The fundamentalist Pence was informed by Christians in Egypt and Jordan that they didn’t want him to visit. In Israel, Arabs speaking against the US moving its embassy to Jerusalem were physically removed from the Knesset at the beginning of his speech. When Pence got to Afghanistan and told the young troops how much he regretted not having served in uniform himself, all I could think of was Jonathon Winters doing Colonel Robert Winglow. “All right, men, as you charge into battle, be confident, I’ll be a thousand yards behind you holding you in the long lenses.” In my subversive mind, the Pence speech became a Monty Python skit where the camera slowly turns and we see the troops gathered before him mooning the vice president en-mass.

Vice President Mike Pence telling Bagram troops how he regrets not serving in uniformVice President Mike Pence telling Bagram troops how he regrets not serving in uniform

For me, an absurd state of mind hovered in the air this past weekend in Philadelphia. Saturday, over 50,000 people showed up for the Women’s March lobbying for sane government on Benjamin Franklin Boulevard between City Hall and the “Rocky steps” of the Art Museum. Watching the local Action News later that Saturday, the first half of the show was devoted entirely to the football playoffs — scheduled for the next day! Action News did do a brief piece on the march; it felt like an obligatory afterthought. On Sunday, the Philadelphia Eagles brutalized the Minnesota Vikings 38 to 7. Afterwards, some 6,000 joyous and drunken fans took over Broad Street. As Philadelphia fans are notorious for, fans jeered and threw beer cans at the Vikings players as their bus passed by to their hotel. NFL games start with sexy flyovers by the Air Force Blue Angels and too often end with a drunken mob that has all the magnanimity and grace of National Guard members tuning up captured Iraqis at Abu Ghraib. It’s Trump America in miniature — the NFL as a classic fascist pincer: beer-guzzling mob thuggery at the fan level and plutocratic greed at the owner level. This is where NFL football loses me. As in the real militarism game, the word is Minnesota fans will be looking for revenge when Philadelphia fans get to the Super Bowl in Minneapolis. As for the post-game hooligans on Broad Street, the Philadelphia police did a fine job controlling the mayhem. One man was arrested for punching a police horse in the mouth.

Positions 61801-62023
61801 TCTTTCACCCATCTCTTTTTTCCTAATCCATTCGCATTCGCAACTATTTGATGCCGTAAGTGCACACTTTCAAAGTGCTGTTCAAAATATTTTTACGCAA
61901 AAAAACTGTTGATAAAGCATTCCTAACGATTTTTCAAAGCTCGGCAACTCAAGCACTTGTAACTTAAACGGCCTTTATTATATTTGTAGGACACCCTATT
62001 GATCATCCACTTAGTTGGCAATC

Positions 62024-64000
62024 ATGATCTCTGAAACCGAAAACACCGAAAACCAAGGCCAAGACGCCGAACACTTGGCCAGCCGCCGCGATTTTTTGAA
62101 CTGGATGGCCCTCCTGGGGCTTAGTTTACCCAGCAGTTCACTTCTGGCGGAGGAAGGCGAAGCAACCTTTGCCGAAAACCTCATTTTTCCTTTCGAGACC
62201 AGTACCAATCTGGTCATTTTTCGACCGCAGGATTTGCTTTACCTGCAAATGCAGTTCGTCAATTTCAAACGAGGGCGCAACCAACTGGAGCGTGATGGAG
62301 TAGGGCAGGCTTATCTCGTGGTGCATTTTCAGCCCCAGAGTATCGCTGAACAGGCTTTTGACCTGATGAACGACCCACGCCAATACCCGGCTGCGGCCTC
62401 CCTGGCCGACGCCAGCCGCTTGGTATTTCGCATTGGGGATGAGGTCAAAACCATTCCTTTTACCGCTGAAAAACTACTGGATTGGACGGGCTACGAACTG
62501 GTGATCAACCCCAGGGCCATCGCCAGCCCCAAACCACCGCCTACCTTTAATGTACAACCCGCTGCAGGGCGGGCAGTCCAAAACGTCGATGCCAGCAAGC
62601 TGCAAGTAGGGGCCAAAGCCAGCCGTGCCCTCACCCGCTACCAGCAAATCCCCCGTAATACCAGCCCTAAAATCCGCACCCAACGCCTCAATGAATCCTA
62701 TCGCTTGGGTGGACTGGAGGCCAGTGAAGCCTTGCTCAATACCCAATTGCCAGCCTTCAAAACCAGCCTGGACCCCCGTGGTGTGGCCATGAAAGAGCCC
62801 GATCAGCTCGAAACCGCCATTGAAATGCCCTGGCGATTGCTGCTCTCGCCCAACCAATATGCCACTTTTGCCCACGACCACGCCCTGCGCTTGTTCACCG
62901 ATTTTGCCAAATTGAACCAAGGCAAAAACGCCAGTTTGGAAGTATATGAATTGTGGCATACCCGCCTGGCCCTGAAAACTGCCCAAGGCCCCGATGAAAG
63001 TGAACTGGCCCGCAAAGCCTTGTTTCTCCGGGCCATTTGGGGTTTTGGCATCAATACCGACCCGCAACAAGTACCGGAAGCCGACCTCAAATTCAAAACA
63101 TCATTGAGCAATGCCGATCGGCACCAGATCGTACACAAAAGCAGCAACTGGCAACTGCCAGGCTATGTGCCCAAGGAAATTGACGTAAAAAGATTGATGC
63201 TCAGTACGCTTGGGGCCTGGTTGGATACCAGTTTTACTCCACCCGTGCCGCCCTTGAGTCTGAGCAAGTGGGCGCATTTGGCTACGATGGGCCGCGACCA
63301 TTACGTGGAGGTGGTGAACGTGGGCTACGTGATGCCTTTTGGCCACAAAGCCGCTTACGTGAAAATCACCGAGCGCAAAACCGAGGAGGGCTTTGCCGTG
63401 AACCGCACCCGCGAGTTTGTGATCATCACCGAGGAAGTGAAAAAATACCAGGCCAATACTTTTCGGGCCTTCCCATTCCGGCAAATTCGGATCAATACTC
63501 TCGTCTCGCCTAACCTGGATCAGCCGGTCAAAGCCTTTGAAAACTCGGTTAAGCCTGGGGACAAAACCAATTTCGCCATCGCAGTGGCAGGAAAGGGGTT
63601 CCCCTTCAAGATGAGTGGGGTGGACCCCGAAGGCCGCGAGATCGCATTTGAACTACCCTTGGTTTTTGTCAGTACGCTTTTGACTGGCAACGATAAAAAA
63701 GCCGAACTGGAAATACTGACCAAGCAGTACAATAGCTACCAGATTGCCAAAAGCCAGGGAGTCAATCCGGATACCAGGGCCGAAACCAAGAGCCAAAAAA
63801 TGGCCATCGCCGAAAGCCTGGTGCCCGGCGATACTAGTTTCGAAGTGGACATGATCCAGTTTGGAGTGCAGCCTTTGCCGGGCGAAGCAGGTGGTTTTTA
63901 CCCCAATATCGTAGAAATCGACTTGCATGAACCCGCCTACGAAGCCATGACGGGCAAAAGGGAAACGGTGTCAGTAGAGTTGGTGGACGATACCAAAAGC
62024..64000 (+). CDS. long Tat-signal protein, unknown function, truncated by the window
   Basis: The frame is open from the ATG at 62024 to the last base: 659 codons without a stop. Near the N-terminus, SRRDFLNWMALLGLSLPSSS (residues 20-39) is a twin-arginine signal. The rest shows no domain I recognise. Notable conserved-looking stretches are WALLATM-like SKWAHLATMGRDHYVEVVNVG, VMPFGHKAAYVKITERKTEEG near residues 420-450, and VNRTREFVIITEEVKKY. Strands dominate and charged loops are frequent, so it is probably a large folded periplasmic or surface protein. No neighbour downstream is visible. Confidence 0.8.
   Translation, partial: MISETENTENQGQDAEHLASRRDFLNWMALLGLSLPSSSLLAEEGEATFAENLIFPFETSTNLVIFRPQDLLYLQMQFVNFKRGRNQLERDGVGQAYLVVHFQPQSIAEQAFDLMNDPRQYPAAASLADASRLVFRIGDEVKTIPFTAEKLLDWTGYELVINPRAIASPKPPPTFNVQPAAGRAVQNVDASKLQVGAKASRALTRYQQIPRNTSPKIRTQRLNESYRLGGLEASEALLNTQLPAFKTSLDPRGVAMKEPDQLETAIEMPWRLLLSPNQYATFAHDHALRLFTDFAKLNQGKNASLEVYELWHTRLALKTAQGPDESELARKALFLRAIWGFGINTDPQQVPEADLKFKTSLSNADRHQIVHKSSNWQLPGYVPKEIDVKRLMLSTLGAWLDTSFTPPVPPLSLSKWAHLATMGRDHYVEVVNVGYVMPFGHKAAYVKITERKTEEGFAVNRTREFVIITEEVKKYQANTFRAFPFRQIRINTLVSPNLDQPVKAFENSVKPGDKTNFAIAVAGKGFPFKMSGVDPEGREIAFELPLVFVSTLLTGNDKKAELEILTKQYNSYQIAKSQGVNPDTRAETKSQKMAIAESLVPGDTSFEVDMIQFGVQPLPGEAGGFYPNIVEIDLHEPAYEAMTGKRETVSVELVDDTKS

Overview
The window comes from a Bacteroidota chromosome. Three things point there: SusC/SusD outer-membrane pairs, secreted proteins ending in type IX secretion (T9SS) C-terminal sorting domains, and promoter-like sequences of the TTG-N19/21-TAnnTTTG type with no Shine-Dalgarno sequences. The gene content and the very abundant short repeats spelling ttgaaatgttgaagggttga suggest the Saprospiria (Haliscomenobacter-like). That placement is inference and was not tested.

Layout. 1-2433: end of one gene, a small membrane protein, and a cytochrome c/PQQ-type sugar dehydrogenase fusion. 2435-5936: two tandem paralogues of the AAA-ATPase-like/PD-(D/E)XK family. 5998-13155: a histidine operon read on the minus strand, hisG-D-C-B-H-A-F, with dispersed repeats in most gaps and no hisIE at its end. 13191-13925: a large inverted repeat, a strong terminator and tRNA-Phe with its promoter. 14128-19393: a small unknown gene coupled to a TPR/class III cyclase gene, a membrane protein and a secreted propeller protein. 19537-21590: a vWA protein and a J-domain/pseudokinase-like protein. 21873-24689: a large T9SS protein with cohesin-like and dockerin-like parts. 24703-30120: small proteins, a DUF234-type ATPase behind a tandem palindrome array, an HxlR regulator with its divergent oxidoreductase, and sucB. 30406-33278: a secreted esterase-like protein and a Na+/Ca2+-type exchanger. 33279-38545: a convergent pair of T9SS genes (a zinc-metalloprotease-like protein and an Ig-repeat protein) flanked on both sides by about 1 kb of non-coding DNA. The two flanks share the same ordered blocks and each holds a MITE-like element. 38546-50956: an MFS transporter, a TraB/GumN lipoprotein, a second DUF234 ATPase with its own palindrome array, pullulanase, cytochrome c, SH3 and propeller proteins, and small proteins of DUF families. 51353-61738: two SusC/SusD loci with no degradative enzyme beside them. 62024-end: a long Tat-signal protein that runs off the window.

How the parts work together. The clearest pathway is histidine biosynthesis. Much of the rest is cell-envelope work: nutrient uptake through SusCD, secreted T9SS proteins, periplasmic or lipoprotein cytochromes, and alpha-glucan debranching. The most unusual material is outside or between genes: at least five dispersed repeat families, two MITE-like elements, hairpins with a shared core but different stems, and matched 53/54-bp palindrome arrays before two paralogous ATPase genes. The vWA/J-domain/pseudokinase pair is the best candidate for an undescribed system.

Two big Philly crowds. Which one got the attention? No wonder America has its head up its ass.Two big Philly crowds. Which one got the attention? No wonder America has its head up its ass.

It was absurd that 50,000 people assembling to lobby the government wasn’t news, but an upcoming football game and its aftermath was promoted everywhere. News as cheerleader with pom-poms. In a damning essay in The Baffler titled “Downward Spiral: A Fan’s Notes on the Decline of the NFL”, David J. Roth shows how the NFL — which he calls “the biggest, richest and most luridly batshit sports league the world has ever seen” — operates totally in the owners’ interests for profits that aren’t affected much by winning or losing. Apparently, it’s the emotional agitprop element of hypermasculine head-bashing and strutting around that keep fans bonded to their team. Owners, then, feel free to blackball talented players like Colin Kaepernick for political expression. Since the NFL is such a powerful mirror of militarized America, there’s great potential for satire and subversive laughter in the quote Roth cites from Dallas Cowboys President Tex Schramm to NFL Players Association head Gene Upshaw: “You guys are cattle, and we’re the ranchers.” Hand this idea over to a satirist like the Italian Nobel-winning street theater artist Dario Fo (he died last year) and one could have rollicking good fun mounting mini-plays in the parking lot as the fans arrived. Imagine plutocrat ranchers herding their cattle among the tailgate parties. Of course, one would have to deal with the horse-punching thuggery of NFL fans. But in the unfolding Trump America, that may become the price of self-expression. A deft protest artist like Fo would figure out how to incorporate the thuggery into the real-time theater.